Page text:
Chris Hadrill, a specialist employment solicitor at Redmans, answers the question:
“What sums paid to me under my settlement agreement should be free of tax?”
Given that the question is one which is general in nature, it is not possible to provide a specific answer – which sums will be taxed and which sums will not be taxed will vary in each circumstance depending on the particular facts. However, it is possible to provide some general guidelines as to when employees may expect sums to be taxed and when they may expect them to be untaxed – we will examined this as follows:
- Which payments under a settlement agreement will generally be taxed?
- Which payments under a settlement agreement will generally be free of tax?
Which payments under a settlement agreement will generally be taxed?
‘General earnings’ will normally be subject to tax (and, where applicable, national earnings) under a settlement agreement. General earnings will normally (but not always) include (but are not limited to) the following types of payment:
- Any salary, wage or fee (salary, bonus, commission etc.)
- Any other kind of benefit (health insurance, life assurance, car allowance etc.)
- Anything that constitutes a ‘contractual emolument’ of employment
- Employer-financed retirement benefits
- Payments and benefits upon termination of employment (which payments will be deemed to be related to termination will depend on the circumstances)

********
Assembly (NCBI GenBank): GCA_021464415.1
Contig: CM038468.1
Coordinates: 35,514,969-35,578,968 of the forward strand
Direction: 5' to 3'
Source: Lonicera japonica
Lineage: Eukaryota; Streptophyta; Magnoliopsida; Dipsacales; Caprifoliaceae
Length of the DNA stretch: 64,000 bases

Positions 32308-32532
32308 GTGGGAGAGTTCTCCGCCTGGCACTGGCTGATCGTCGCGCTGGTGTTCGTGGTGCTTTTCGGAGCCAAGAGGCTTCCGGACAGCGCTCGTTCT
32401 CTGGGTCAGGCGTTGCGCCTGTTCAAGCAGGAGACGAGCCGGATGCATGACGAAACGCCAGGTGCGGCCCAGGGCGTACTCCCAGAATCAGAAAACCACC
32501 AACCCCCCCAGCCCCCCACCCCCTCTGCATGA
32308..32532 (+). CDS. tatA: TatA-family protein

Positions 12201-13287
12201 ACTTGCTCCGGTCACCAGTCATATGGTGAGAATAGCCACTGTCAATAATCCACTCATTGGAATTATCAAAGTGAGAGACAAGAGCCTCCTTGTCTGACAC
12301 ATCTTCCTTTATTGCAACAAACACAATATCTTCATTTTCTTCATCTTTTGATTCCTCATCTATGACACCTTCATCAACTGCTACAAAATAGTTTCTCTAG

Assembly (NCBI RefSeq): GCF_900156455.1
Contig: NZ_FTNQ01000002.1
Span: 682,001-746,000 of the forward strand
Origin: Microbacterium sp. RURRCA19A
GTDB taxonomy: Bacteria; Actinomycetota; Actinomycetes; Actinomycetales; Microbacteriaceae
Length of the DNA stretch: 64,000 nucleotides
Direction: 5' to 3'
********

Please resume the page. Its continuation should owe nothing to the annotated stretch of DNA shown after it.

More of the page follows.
- Income from securities
- Gardening leave payments
- Consideration for restrictive covenants
- Contractual payments in lieu of notice
Which payments under a settlement agreement will generally be free of tax?
The first £30,000 of payments that fall within section 401 ITEPA 2003 are generally exempt from tax. Any excess above £30,000 will be subject to tax in the normal way. The following non-contractual payments are generally tax-free:
- Ex-gratia payments
- Damages for wrongful dismissal and payment on account of damages
- Compensation for unfair dismissal or other breach of statutory rights
- Compensation for injury to feelings and/or personal injury in discrimination cases (although this depends upon whether the discrimination was pre-termination or in connection with termination)
If you have been offered a settlement agreement by your employer (or are an employer offering a settlement agreement to an employee) and you are unsure as to which sums under your settlement agreement should be taxed (and which sums should be free of tax) then it is recommended that you obtain legal advice on your position – this is a reasonably complex area of law and getting it wrong can have potentially serious consequences. However, you may also follow the guidance provided by HMRC on determining the correct tax treatment of a termination payment – HMRC recommends that the following questions are addressed:
- Does the payment fall within the category of general earnings (or is it a benefit of the employment) under Parts 2 to 5 of the Income Tax (Earnings and Pensions) Act 2003 (“ITEPA 2003”)?
- If not, is it a payment for a restrictive covenant taxable under sections 225 and 226 of ITEPA 2003?
- If not, and no other income tax charge applies (for example, compensation for loss of a share option) ,is the payment a payment taxable under sections 401 to 416 ITEPA 2003?